Spiographies: Jen Carter

Describe your role on the PBS Digital team.
My role as an associate on the Station Products and Innovation team within PBS Digital is to provide member stations with digitally innovative resources via PBS-developed product and services. These resources come in the form of product training, marketing and communication, and innovative initiatives that aid in strengthening the health of the PBS member stations.

How will the digital world change over the next few years?
Digital is an ever-evolving, ever-growing field that is determined by what the users want and need. There's a low barrier of entry which makes servicing those users by providing good, rich, and unique content that much more challenging. And who doesn't love a challenge? To face that challenge, I think we are going to see continued growth of organically-generated original content that centers on communities. I see the digital world becoming more and more hyper-local and hyper-focused on the users.

How would you explain Bento in a few sentences to a 10-year-old?
Bento is AWESOME! Think of it like a lunchable that you can add yummy snacks to, but instead of food, it helps build websites. You know…on those things you show your parents how to use that they are always click click clicking away on.

What is the one website you can’t live without?
Google... I mean, who could?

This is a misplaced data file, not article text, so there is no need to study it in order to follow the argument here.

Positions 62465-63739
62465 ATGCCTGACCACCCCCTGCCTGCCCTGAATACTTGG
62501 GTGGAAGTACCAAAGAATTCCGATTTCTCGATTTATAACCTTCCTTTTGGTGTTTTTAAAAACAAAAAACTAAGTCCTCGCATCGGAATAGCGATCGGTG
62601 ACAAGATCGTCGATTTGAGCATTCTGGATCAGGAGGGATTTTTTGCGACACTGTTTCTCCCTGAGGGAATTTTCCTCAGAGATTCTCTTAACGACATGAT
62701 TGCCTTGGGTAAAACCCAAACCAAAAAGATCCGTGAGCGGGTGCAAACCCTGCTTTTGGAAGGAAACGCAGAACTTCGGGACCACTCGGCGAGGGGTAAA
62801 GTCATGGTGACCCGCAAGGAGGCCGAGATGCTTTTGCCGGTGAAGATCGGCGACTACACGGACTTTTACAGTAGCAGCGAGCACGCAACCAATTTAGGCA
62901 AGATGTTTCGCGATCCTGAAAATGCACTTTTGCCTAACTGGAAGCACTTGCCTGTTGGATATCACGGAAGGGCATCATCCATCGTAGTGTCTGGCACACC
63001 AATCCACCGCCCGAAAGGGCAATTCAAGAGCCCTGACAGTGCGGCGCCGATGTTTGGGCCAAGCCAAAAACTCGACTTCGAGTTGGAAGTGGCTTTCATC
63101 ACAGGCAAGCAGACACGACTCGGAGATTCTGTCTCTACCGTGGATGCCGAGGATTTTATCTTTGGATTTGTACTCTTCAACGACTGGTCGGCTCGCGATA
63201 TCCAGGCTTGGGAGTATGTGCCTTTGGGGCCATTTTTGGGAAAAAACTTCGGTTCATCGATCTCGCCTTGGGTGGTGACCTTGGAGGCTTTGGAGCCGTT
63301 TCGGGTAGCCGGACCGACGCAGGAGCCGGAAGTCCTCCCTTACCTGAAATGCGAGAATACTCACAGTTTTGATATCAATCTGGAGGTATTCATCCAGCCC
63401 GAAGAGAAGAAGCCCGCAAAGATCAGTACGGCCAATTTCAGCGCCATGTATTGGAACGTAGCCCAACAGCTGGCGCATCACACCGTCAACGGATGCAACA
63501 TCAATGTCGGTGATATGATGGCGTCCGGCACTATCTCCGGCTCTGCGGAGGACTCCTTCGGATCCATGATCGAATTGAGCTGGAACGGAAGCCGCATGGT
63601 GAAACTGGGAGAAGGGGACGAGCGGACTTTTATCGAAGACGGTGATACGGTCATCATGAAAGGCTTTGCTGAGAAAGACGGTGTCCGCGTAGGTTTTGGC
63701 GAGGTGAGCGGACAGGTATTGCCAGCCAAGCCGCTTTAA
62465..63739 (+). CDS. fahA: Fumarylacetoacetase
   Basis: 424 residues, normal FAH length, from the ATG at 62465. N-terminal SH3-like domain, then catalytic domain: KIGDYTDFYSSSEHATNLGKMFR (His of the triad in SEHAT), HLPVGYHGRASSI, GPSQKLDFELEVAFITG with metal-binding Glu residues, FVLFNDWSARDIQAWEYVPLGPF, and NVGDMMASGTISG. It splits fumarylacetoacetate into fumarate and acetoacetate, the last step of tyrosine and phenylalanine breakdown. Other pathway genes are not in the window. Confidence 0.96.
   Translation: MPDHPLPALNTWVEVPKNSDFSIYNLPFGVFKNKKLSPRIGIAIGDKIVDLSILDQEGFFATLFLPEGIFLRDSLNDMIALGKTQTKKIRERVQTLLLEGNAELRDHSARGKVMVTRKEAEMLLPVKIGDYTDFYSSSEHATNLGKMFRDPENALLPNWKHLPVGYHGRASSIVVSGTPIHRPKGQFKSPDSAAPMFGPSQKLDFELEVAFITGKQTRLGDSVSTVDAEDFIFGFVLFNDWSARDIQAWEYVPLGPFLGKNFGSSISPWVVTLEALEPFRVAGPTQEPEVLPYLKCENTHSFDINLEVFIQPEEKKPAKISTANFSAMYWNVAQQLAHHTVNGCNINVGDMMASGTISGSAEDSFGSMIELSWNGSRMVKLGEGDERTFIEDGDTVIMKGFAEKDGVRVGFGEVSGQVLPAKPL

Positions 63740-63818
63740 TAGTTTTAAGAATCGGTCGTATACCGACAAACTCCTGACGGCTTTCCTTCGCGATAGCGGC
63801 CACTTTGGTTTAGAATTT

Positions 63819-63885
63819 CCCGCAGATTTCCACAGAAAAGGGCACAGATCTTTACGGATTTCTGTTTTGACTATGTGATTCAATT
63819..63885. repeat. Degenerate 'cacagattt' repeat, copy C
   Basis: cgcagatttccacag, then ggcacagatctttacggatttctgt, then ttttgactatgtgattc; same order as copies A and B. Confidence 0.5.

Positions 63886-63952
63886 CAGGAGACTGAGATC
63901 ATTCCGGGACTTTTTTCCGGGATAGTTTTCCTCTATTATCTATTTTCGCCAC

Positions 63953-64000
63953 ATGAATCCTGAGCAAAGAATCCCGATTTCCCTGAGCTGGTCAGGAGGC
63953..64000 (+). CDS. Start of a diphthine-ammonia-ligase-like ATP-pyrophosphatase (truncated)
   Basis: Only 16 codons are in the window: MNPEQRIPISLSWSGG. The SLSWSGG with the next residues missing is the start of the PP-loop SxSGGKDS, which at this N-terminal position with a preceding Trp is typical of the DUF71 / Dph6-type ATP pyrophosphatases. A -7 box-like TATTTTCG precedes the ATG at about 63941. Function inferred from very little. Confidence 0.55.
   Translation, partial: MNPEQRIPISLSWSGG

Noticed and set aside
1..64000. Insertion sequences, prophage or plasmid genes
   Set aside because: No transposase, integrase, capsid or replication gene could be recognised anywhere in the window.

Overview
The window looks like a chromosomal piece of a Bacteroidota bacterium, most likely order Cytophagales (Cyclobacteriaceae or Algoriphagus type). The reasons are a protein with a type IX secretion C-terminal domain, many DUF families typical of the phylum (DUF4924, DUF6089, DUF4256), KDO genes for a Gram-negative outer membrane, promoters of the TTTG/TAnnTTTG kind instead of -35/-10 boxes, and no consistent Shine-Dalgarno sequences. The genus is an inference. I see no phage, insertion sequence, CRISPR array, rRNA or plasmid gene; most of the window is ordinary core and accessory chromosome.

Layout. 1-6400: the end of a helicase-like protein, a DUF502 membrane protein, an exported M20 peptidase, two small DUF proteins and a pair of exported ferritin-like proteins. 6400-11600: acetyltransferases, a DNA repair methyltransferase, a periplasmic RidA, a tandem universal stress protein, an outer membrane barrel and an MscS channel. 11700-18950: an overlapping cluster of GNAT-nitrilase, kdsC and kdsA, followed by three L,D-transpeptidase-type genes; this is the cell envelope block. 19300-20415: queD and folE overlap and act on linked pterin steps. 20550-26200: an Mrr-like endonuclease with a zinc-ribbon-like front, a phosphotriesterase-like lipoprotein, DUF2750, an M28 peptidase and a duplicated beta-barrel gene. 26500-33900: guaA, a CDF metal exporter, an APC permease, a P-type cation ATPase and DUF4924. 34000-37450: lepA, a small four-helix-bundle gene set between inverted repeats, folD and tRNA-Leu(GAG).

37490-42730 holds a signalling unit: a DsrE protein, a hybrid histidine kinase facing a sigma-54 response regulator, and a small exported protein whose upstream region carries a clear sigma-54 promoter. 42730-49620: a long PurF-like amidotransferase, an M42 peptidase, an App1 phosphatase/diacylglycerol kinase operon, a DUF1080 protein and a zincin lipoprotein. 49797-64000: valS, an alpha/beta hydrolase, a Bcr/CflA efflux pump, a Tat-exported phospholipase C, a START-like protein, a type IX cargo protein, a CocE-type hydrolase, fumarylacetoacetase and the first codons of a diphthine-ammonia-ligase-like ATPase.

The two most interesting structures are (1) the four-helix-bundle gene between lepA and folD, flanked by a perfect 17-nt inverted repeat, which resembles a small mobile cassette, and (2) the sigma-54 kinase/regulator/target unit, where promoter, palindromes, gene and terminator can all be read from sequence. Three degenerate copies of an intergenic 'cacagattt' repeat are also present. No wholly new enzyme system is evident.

What book do you think every person needs to read and why?
Little Women by Louise May Alcott. It's got everything: history, drama, comedy, romance, strong female role models, and some of the best character and story development you will find. I read it every holiday season and I never get tired of it.  

What is your favorite mobile app?
So I have three...NewzSocial, iPhoto, and Houzz...I'm a bit of a house and renovation junkie.

Describe your perfect weekend.
I have three words for you: Sun, Beach and Book 

If you could have a Google Hangout with any person, dead or alive, who would it be and why?
I would say any one of my ancestors that came to this country at any point. We have a lot of history, as do all families. But to talk to a relative that came over on the Mayflower, or an ancestor that came through Ellis Island, or the Native American Chief whose sketch we have would be pretty epic. I think I'd like to know what it was like and how they felt when they saw all the changes happening.

Describe the internet in one word.